Age 20-24 -- 1,418,874 
Age 25-29 -- 994,904
Age 30-34 -- 427,806 
Age 35-39 -- 180,244
Age 20-24 -- 1,032,337 
Age 25-29 -- 1,086,898 
Age 30-34 -- 975,964 
Age 35-39 -- 467,520
It's true that advances in prenatal medicine have made it safer for women to give birth at older ages than they could before, but the figures still show that overall, first babies are being born to older women than ever before. A corresponding social fact of life is that women are getting married much later than before, too, if they get married at all (nationwide, the marriage rate has plunged 43 percent since 1960). Obviously, a lot of women have children without ever being married, but marriage followed by children is still the norm. In place of marriage is cohabitation, which has increased tenfold since 1960. This development was impelled by the Pill, which has served to separate having sex from its reproductive consequences for married and unmarried women alike. In pre-Pill days a married couple might want two children and settle for four, but no longer. As well, men are affected by the separation sex from fatherhood. I explored this issue from a related angle in the Wall Street Journal back in 2004.
Over the last four decades, men have discovered that marriage is no longer the sure way to sex. Women have discovered that men's sexual and emotional commitment to them isn't usually gained by giving men sex before marriage. As the old saying goes, "Why buy a cow when milk is so cheap?" If most women offer men sex apart from marriage, then the need for men to commit to sexual loyalty to a particular woman is greatly lessened, even eliminated. Then women look around and wonder why so many men they know all seem to be rotters who aren't interested in marriage.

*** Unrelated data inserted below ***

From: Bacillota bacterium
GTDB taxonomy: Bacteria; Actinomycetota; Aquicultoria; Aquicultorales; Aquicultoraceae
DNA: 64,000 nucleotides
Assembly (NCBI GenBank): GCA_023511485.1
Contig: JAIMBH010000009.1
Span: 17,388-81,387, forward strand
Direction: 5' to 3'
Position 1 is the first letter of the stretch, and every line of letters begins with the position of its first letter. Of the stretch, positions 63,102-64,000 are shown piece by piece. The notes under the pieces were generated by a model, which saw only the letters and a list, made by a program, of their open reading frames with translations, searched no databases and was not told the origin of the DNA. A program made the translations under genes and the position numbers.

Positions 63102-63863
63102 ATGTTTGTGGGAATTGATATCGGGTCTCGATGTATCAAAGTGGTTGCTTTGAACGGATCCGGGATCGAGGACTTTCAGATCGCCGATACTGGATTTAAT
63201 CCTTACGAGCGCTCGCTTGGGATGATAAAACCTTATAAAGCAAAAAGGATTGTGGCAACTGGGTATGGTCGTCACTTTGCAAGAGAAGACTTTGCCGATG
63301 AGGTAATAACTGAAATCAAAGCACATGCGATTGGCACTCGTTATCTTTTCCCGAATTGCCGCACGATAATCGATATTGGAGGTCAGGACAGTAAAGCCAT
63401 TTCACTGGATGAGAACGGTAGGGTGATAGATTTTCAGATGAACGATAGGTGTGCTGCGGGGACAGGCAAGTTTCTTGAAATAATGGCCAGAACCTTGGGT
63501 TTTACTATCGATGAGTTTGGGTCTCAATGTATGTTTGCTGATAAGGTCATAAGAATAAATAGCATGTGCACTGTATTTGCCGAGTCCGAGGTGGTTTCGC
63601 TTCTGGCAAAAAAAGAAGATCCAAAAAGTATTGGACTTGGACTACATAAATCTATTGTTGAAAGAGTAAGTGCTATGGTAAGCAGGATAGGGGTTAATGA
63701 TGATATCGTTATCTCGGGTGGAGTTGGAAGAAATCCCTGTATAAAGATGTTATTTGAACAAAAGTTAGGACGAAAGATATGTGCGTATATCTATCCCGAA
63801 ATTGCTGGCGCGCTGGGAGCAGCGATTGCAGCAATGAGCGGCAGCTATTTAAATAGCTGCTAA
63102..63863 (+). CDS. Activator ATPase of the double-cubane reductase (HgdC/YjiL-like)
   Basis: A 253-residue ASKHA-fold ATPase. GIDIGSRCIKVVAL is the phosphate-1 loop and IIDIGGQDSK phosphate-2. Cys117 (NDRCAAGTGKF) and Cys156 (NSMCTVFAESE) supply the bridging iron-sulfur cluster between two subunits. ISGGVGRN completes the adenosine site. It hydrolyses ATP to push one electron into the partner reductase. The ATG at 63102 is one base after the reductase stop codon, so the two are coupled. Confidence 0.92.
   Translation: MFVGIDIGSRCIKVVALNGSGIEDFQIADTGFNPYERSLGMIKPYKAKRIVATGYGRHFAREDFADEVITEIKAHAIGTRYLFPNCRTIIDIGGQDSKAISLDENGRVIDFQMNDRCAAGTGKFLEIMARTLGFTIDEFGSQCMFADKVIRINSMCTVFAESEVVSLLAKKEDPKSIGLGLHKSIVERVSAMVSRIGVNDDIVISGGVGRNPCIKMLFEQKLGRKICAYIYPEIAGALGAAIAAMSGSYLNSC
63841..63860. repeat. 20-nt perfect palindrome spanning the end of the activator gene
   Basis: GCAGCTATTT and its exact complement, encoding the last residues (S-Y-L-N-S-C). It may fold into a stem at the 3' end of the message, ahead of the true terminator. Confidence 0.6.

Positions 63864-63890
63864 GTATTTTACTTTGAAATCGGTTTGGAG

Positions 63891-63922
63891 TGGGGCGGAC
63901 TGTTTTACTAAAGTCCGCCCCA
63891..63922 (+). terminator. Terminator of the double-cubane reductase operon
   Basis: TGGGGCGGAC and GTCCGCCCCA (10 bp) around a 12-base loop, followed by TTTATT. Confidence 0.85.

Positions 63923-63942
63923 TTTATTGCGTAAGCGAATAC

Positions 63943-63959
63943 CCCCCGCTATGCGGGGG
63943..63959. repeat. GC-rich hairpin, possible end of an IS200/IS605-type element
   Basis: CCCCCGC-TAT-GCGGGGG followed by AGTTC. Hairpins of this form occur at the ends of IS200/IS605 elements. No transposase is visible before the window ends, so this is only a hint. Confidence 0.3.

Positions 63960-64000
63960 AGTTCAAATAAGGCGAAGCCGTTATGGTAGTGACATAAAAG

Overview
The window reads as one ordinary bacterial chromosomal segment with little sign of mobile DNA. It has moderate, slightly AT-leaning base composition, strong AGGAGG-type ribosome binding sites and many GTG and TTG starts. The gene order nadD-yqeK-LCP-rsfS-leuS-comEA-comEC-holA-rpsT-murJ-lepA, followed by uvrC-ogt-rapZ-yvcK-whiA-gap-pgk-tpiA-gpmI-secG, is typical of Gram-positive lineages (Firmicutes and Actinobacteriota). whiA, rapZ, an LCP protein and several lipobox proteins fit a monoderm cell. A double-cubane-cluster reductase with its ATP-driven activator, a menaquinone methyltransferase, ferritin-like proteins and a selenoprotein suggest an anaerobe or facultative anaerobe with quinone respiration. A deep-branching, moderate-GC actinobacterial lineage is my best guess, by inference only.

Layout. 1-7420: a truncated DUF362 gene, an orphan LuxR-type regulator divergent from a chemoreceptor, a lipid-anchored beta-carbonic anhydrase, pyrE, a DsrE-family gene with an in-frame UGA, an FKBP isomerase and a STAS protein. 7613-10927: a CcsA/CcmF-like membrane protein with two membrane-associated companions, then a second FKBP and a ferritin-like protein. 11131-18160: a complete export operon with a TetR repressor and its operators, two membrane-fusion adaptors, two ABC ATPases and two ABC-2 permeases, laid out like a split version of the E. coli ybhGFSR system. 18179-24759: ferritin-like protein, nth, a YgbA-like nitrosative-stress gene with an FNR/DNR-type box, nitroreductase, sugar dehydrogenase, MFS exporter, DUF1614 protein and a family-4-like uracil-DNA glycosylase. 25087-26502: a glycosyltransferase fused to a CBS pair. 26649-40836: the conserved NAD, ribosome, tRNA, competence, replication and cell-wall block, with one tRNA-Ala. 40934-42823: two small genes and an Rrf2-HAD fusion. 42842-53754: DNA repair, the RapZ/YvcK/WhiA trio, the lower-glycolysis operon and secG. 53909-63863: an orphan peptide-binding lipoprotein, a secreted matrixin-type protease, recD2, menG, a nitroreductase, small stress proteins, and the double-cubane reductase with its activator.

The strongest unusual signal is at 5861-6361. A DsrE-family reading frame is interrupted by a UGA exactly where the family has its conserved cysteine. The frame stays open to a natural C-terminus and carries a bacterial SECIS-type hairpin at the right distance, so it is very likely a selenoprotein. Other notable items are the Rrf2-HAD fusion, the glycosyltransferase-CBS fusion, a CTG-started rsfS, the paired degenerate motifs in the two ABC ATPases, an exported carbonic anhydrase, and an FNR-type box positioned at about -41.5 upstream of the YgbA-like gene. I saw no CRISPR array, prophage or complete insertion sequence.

See also my op-ed in the Wall Street Journal, "Save Marriage? It's too late."

The decline of marriage has undoubtedly had a significant effect on the birth rate, although the rate of children born to unmarried parents is rising. But the costs such as Glenn discusses are so high for single parenting that while more unmarried women are giving birth than before, they are having no more children apiece than married women (lots of birth-related stats here).

Update: ShrinkWrapped blog says that widespread "narcissistic pathology" is one reason for the shrinking family. See also Dean Esmay's observations, echoed by several commenters, that anti-male bias in divorce law and society in general inhibits men from marrying more than before.

Update: Joshua Zeitz, writing in American Heritage magazine, says that the birth rate per woman had fallen to three by 1920, and that the sexual revolution began decades before the Pill, with World War II being a major contributor. "The pill didn't create America's sexual revolution, but it may have accelerated it—and that revolution had been had been a long time in the making." Link.